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Discussion Starter #1
Can anyone tell me what the CFM rating at full throttle is on the insight?
 

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assuming 100% volumetric efficiency, i get a whopping 105.4 CFM!

i used:

CFM = (DISP / 1728) x (RPM / 2)

DISP IS IN CUBIC INCHES

CUBIC INCHES = LITERS X 61.024

the engine displaces .995 liters, which yields 60.71 cubic inches

YMMV. also your answer. ;)
 

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2001 5S "Turbo"
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cfm

At 5,800 rpm of course......... :lol:

Willie
 

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Not, sure what you want CFM's for Dan.

Given temperature, humidity, and altitude differences a cubic foot of air can vary in mass by a HUGE percentage. Its _mass_ that will determine the O2 content which will then require the correctly proportioned fuel. And result in a corresponding amount of power.

Simply pushing more CFM's at an engine if heat is added in theory could result in _less_ power at the wheels. Changing the intake flow to allow _more_ CFM's without "pushing" will also effect the torque and HP curves of an engine. Commonly reducing the low and increasing the high RPM HP & torque. Not always desirable for street use.

CFM's for internal combustion engine calculations of most anything are almost useless.

HTH! :)
 

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Discussion Starter #5
CFMs

Simply pushing more CFM's at an engine if heat is added in theory could result in _less_ power at the wheels.
Isn't that the whole basis on how a turbo or supercharger works? Shove more air in and the engine compensates by shoving more gas in resulting in more power ::ugh ugh ugh:: - Tim Taylor
 

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Yup :!: But don't forget the Rut Roh :!: - Scooby Doo. ;)

My example was one to try and expend your thinking. Both turbos & superchargers add heat to the intake air. Thats where inner coolers come into play, a cooling radiator for intake air. A basic law of physics is increased pressure = increased temperature (in a closed system). Given the method and volume of turbos & superchargers the temperature factor is overcome and an increased mass of intake charge is delivered to the engine resulting in more available power at the wheels. Another example along the supercharger lines is that nobody uses vane type superchargers anymore. Its both a reliability _and_ performance issue. The Roots (screw) type is more reliable and heats the air less.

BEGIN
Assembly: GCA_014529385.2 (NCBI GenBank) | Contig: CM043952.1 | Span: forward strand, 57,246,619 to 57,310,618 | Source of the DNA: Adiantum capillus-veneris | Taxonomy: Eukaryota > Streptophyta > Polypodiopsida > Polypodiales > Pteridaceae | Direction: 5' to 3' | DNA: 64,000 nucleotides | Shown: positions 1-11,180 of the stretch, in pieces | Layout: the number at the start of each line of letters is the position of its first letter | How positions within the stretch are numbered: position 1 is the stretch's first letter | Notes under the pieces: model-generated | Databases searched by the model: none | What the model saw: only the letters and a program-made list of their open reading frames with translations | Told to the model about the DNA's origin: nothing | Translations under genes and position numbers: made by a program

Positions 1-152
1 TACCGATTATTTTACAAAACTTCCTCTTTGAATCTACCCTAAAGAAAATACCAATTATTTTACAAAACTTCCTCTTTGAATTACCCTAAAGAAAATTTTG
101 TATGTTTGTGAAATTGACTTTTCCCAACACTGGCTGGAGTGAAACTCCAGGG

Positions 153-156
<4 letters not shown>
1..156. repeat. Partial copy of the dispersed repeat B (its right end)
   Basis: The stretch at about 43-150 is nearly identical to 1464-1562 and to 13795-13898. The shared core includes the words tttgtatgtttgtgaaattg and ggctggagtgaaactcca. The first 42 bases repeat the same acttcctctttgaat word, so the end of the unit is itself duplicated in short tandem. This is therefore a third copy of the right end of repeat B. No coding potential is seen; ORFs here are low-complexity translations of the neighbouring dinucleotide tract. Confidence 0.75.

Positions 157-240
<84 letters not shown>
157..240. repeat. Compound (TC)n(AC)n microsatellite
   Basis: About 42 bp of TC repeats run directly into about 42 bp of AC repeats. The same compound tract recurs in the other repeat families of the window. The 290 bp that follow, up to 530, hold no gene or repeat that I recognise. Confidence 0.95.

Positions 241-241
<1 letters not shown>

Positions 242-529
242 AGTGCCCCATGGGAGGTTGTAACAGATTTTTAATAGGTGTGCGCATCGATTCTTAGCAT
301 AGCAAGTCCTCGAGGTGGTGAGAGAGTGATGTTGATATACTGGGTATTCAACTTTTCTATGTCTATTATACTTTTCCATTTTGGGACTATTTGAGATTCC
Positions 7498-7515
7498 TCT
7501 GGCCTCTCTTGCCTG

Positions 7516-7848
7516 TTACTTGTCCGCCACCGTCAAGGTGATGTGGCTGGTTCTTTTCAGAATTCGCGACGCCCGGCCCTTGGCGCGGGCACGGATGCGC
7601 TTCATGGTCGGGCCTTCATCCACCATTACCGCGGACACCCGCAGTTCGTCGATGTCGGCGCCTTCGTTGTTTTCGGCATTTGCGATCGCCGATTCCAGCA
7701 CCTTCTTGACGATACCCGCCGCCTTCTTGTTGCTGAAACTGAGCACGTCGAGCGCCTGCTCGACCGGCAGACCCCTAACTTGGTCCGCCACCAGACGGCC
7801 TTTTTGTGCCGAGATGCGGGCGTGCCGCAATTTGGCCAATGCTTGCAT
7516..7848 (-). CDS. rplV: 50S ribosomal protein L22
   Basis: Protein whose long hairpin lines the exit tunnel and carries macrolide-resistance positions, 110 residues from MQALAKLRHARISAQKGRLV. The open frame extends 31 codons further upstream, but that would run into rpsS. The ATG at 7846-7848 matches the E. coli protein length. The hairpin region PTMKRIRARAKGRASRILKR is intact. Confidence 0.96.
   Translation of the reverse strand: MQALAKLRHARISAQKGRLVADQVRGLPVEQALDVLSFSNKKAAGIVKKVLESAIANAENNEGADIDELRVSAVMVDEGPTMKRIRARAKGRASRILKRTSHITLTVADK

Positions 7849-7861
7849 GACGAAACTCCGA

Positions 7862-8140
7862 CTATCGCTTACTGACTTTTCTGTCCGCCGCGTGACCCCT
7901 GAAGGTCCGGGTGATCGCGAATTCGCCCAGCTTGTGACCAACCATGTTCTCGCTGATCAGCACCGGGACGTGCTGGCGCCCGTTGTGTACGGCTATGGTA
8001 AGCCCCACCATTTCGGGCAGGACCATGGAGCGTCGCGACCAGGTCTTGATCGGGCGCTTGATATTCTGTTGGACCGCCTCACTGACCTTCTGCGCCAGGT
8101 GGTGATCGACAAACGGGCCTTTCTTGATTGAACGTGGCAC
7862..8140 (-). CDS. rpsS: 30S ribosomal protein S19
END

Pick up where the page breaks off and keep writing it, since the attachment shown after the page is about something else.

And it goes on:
I think I may know where your going with this - an electric blower fan "super" charger. There are a few kits out there. IIRC its been tried without good success on the Insight. The biggest differences with the three is where their sources of energy come from.

A turbo's primarily comes from the energy remaining in the exhaust fumes. Its still very hot and wants to expand further. More CFM's come out the tailpipe that go in the intake :? until you take in to account the temperature expansion. ;) That's where SCFM units come into play. Standard Cubic Foot per Minute, compensated for temperature and pressure. ;) Of course there's the direct pumping energy of the exhaust flow too. But the other percentage is "free".

A supercharger's comes off the crankshaft. Its second in efficiency to the turbo and has the potential for much more overall power at the wheels. It uses quite a bit and there are frictional losses without boost. But it does make more by forced feeding than it uses.

The electric intake blower is the lowest efficiency. A large amount of energy is required to "pre" compress the intake charge. Its energy, like all the others is ultimately derived from gasoline (the alternator or the IMA system in an Insight). There is a much _greater_ loss of efficiency in the conversions, chemical (gasoline) - mechanical (turn the crankshaft for the alternator etc.) - electrical (voltage for an electric intake fan) - mechanical (final conversion to compressed intake air). And _because_ of the amount of electricity needed and size limits for a blower motor its usually the lowest powered of the three. Its performance at the wheels starts out on the lowest rung of this ladder. Usually anemic in comparison to the others. :(

Or was there something else on your mind :?: :)

HTH! :)
 
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